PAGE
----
History : Sep-Oct 2016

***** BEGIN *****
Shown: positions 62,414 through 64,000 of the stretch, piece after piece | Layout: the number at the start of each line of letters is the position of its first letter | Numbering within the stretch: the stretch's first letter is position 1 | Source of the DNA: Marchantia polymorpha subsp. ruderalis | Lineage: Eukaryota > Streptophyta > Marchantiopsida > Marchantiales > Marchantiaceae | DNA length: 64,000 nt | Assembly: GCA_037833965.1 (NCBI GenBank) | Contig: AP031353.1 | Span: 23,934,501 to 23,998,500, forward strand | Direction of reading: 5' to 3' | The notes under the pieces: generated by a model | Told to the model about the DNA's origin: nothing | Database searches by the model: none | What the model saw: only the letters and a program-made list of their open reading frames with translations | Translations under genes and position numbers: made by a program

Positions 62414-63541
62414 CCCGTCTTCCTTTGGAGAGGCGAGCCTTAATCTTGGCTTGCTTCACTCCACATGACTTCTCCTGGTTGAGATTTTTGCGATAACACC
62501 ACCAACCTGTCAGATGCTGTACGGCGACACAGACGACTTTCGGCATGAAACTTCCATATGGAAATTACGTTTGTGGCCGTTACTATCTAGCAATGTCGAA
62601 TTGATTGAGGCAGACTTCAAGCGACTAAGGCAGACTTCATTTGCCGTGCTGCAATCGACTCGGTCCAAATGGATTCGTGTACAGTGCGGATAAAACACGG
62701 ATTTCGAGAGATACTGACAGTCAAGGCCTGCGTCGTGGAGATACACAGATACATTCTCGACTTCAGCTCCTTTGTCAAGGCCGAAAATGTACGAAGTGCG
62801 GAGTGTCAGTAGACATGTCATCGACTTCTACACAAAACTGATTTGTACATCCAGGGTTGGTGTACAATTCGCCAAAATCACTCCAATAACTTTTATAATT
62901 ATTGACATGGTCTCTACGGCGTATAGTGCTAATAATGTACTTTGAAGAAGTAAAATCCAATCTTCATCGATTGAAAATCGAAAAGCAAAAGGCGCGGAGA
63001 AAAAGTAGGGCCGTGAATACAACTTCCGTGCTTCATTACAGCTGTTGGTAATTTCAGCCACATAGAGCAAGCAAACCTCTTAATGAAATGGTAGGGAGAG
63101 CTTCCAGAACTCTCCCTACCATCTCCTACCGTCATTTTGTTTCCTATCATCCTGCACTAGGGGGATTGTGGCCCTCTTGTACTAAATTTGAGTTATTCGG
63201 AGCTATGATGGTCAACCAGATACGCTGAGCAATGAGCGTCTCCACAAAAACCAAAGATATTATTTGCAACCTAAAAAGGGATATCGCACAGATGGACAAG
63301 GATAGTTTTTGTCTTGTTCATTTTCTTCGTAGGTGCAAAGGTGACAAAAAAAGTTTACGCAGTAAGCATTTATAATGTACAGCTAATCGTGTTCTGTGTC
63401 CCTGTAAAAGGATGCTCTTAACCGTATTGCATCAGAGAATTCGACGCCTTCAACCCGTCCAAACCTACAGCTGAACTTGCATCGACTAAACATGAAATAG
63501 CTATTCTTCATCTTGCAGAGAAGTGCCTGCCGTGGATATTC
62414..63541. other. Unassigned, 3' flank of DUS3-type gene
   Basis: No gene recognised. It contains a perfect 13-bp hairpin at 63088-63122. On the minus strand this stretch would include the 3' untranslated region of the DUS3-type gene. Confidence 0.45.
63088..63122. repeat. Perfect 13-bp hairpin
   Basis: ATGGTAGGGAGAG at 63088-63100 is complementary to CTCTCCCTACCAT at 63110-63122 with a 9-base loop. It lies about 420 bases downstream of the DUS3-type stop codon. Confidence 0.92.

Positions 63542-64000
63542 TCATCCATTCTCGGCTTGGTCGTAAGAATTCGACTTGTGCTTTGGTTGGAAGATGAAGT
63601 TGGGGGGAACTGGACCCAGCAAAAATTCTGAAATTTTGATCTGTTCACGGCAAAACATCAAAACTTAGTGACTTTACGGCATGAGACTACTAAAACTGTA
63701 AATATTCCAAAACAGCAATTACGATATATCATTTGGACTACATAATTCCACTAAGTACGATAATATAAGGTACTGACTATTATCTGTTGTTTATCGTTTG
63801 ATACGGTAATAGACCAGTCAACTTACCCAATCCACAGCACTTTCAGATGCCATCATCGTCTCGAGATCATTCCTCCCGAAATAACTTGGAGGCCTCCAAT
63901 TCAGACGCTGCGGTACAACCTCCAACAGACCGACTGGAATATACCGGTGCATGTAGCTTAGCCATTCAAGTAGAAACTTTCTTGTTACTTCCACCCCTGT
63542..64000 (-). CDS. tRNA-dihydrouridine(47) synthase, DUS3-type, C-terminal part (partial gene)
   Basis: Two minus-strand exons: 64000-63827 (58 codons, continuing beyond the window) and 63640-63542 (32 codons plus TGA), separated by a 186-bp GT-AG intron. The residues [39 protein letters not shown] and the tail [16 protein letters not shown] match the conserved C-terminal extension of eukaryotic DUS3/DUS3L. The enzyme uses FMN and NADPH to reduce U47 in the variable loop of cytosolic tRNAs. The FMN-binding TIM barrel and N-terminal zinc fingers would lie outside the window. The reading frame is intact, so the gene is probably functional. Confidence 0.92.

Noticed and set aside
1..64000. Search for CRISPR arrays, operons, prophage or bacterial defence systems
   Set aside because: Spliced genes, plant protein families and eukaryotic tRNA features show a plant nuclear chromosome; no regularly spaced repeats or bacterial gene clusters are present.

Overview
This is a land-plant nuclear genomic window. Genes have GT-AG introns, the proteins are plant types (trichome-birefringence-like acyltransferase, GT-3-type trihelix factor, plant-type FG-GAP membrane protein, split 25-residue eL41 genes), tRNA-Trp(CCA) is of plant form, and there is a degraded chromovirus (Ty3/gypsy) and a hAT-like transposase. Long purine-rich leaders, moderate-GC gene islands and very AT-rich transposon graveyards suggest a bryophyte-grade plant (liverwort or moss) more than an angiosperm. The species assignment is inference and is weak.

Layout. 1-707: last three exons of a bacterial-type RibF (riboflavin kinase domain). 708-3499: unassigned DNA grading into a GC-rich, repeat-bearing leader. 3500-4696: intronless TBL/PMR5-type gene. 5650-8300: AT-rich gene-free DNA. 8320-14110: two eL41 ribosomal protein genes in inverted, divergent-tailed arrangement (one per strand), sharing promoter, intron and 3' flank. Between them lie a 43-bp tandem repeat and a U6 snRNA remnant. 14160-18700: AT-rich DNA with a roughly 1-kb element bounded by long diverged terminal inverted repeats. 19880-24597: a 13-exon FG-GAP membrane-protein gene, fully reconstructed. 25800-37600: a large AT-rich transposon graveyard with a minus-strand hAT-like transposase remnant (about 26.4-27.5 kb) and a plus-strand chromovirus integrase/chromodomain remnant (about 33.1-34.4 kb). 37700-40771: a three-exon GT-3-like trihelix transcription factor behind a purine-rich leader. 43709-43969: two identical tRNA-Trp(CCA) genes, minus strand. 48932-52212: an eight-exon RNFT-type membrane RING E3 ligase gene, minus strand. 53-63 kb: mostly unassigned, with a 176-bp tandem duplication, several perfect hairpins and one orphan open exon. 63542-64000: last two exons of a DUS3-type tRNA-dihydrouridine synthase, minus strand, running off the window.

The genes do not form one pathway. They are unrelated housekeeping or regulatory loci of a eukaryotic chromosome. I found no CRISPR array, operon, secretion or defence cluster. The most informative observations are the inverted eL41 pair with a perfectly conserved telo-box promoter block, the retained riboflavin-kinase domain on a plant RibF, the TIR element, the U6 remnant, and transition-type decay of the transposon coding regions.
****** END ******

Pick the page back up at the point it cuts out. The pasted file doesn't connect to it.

NATIONAL GEOGRAPHIC HISTORY 17 WORK OF ART had fallen on hard times and found him- self in an extremely delicate political situation. Whereas King Ferdinand was conservative and authoritarian, Goya had been openly supportive of Napo- leon’s liberal, Enlightenment values, and had even painted figures in Napoleon’s regime. Although he had longed for the pro- gressive reforms promised by Napoleon, he also reviled the violence the French emperor had unleashed on Spain. During the insurgency, Goya had produced “The Disasters of War,” a vivid series of etch- ings depicting brutal clashes between French troops and Spanish guerrillas as well as the horrific effects on the civilian population. Astonishingly for the peri- od, the Spanish painter put his disgust with conflict and its catastrophic effects firmly above national loyalties; he re- vealed the indiscriminate savagery on both sides. Now that the old regime had been re- stored, however, the artist needed a topic that would bring him back into the na- tional fold without renouncing his be- lief in universal values of freedom and justice. He achieved this by painting two huge canvases depicting the tumultu- ous scenes in Madrid six years before. Completed in 1814, “The Second of May 1808 in Madrid” recounts the moment the uprising began. “The Third of May 1808 in Madrid” was his brutal account of the executions that followed. The scene is set on the outskirts of Madrid. Bathed in an intense light from a large, square lantern, those await- ing execution cover their eyes against the unfolding horror. Unlike the firing squad—faceless and robotic—the stocky man about to be shot is revealed in his full humanity. Kneeling on a blood-soaked patch of ground, surrounded by bodies, and wearing loose, rumpled garments, “he is one of the most vivid presences in all art,” wrote Goya’s biographer, Robert Hughes, in 2006. “In an age of unremit- ting war . . . when our culture is saturated with endless images of torment, brutali- ty, and death, he continues to haunt us.” Lasting Impressions Few have been more haunted by him than another great Spanish painter, Pablo Pi- casso. Denouncing the barbarism of aerial bombardment during the Spanish Civil War, Picasso reimagined Goya’s kneeling man for the 20th century, placing him on the right in his colossal 1937 antiwar mural, “Guernica.” Today, a copy of Pi- casso’s painting hangs at the United Na- tions in New York, where his version of Goya’s figure is an enduring reminder to world leaders that wars may change, but the pain endured by its victims remains the same. —Julius Purcell MORE THAN JUST A PRETTY FACE THE RETURN OF THE KING SFGP/ALBUM “KING FERDINAND VII WITH ROYAL MANTLE” GOYA, 1814-15, PRADO MUSEUM, MADRID TO SOME SPANIARDS he was Fer- dinand the Desired. To others he was Ferdinand the Felon. Restored to the throne in 1814, Ferdinand VII broke his promise to respect Spain’s liberal constitution of 1812 and ruled with an iron fist. Despite his role as official court artist, Fran- cisco de Goya had good grounds to distrust the king when he painted this portrait between 1814 and 1815. Around this time, the artist was being investigated by the Spanish Inquisition—an office that Joseph Bonaparte had abolished and Fer- dinand had just restored. In 1824, alarmed by Ferdinand’s increasing- ly repressive measures, Goya fled to France, where he died in 1828.